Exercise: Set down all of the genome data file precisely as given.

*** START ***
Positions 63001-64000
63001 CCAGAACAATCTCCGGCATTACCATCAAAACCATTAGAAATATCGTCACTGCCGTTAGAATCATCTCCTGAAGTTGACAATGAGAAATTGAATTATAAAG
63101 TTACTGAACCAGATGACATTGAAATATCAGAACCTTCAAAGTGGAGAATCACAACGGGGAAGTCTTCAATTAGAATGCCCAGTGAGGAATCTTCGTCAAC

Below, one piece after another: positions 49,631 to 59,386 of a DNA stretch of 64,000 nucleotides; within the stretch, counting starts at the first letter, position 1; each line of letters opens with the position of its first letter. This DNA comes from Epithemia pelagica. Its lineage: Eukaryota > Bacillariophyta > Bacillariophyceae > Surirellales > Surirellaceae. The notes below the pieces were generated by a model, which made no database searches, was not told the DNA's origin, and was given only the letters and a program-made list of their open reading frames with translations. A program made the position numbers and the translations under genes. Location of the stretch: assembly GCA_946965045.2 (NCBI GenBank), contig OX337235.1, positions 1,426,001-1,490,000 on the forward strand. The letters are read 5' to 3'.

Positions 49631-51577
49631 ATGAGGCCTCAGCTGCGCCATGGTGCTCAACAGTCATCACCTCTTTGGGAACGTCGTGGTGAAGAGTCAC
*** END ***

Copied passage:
Positions 63001-64000
63001 CCAGAACAATCTCCGGCATTACCATCAAAACCATTAGAAATATCGTCACTGCCGTTAGAATCATCTCCTGAAGTTGACAATGAGAAATTGAATTATAAAG
63101 TTACTGAACCAGATGACATTGAAATATCAGAACCTTCAAAGTGGAGAATCACAACGGGGAAGTCTTCAATTAGAATGCCCAGTGAGGAATCTTCGTCAAC

Below, one piece after another: positions 49,631 to 59,386 of a DNA stretch of 64,000 nucleotides; within the stretch, counting starts at the first letter, position 1; each line of letters opens with the position of its first letter. This DNA comes from Epithemia pelagica. Its lineage: Eukaryota > Bacillariophyta > Bacillariophyceae > Surirellales > Surirellaceae. The notes below the pieces were generated by a model, which made no database searches, was not told the DNA's origin, and was given only the letters and a program-made list of their open reading frames with translations. A program made the position numbers and the translations under genes. Location of the stretch: assembly GCA_946965045.2 (NCBI GenBank), contig OX337235.1, positions 1,426,001-1,490,000 on the forward strand. The letters are read 5' to 3'.

Positions 49631-51577
49631 ATGAGGCCTCAGCTGCGCCATGGTGCTCAACAGTCATCACCTCTTTGGGAACGTCGTGGTGAAGAGTCAC